Day 3 of Tax Wrap Up: Larson Fights to Preserve Medical Expense Deduction for Middle Class & Seniors
Washington, D.C. – Today, the Ways and Means Committee met for the third day of the mark-up of the harmful Republican Tax Plan. This proposal is a direct attack on Connecticut’s middle-class. The Republicans continued their political grandstanding, not accepting a single Democratic amendment, and rushing through consideration of the plan without hearing from expert witnesses, holding hearings, or listening to testimony from the public. Our Republican colleagues are not taking the concerns of the middle-class taxpayer seriously, a concern that they claimed was first and foremost in their tax bill. In response, my colleagues and I continued to introduce a series of amendments aimed at protecting the middle-class and those who would be most harmed by the Ryan-McConnell tax plan.
- Larson called out Republicans for eliminating the Medical Expense Deduction, making sick Americans bear the burden of tax cuts for America’s wealthiest. He introduced an amendment that would not only preserve this deduction, but lower the threshold for eligibility. The amendment failed in Committee along party lines. His introductory remarks can be viewed here. He made it clear that it’s wrong to make seniors pay for the elimination of the estate tax, a tax only the wealthiest Americans pay. Those remarks can be viewed here.
- Larson also supported Rep. Bill Pascrell’s amendment offering financial support to U.S. territories impacted by recent natural disasters. These are our fellow American citizens who need our help. Watch Larson’s remarks here.
- Larson supported Rep. John Lewis’s amendment, that would delay the effective date of revenue-reducing provisions of H.R. 1 until the U.S. Armed Forces are withdrawn from the current wars in Afghanistan, Iraq, and Syria and the budget deficit has been eliminated. The amendment failed along party lines in Committee. Larson introduced a similar measure in 2009, the Share the Sacrifice Act with David Obey, then Chairman of the House Appropriations Committee, and John Murtha, Chairman of the Defense Appropriations Committee. Larson’s full statement can be viewed here.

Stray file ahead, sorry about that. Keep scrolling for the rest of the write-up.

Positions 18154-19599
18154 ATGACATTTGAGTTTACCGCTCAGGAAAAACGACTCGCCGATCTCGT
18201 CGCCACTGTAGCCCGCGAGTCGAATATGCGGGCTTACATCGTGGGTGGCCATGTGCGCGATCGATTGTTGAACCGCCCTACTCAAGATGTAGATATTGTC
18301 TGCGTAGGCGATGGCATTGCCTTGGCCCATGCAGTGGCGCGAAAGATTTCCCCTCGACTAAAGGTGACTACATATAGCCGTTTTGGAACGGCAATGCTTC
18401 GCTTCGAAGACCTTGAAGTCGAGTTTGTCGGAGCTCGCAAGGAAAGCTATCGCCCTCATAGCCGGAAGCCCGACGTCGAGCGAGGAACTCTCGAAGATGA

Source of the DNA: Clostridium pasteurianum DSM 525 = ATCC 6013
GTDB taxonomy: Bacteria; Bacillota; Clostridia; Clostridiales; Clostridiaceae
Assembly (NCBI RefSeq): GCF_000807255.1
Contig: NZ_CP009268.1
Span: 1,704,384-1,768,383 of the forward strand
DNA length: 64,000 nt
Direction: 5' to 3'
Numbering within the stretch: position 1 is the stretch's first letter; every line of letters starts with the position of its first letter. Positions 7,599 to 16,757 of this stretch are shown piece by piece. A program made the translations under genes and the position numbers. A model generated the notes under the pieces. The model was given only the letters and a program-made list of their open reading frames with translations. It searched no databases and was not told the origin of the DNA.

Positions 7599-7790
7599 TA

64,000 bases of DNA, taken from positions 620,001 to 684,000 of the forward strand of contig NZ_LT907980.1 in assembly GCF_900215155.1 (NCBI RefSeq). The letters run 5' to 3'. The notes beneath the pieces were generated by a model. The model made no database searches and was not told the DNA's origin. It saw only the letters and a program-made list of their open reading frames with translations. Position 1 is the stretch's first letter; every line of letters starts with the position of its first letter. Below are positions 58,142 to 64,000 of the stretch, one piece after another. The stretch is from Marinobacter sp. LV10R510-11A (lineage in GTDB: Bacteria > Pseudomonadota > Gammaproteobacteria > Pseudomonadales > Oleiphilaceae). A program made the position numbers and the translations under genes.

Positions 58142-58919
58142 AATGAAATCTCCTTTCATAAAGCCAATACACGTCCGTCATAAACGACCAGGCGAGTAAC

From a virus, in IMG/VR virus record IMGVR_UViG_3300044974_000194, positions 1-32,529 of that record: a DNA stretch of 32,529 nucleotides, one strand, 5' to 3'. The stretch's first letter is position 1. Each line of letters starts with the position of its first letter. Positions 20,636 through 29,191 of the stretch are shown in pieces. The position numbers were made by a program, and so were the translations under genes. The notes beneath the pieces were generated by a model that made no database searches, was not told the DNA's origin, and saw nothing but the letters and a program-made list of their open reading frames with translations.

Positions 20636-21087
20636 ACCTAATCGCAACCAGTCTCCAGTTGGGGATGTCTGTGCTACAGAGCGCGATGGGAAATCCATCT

How does this affect Connecticut:
The elimination of the Medical Expense Deduction would greatly impact many communities across the nation. In Connecticut alone, 116,390 people claimed this deduction, averaging $11,114 in qualified medical expenses. The elimination of this deduction would result in a $1.6 billion hardship for Connecticut taxpayers at all levels, according to the Connecticut State Department of Revenue Services. Many constituents have contacted Larson’s offices with concerns over this elimination.
The Democrats introduced the following amendments so far today, none were accepted:
Democratic Amendment 9 - offered by Rep. Larson that would restore the medical expense deduction and drop that threshold of expenses to 7.5 percent of the taxpayer’s income. More information can be found here.
Democratic Amendment 10 – offered by Rep. Lewis of Georgia that would strike section 5201, known as the Johnson Amendment, and restore the 53-year standard that prohibits religious, non-profit, charitable and related organizations from engaging in political activities.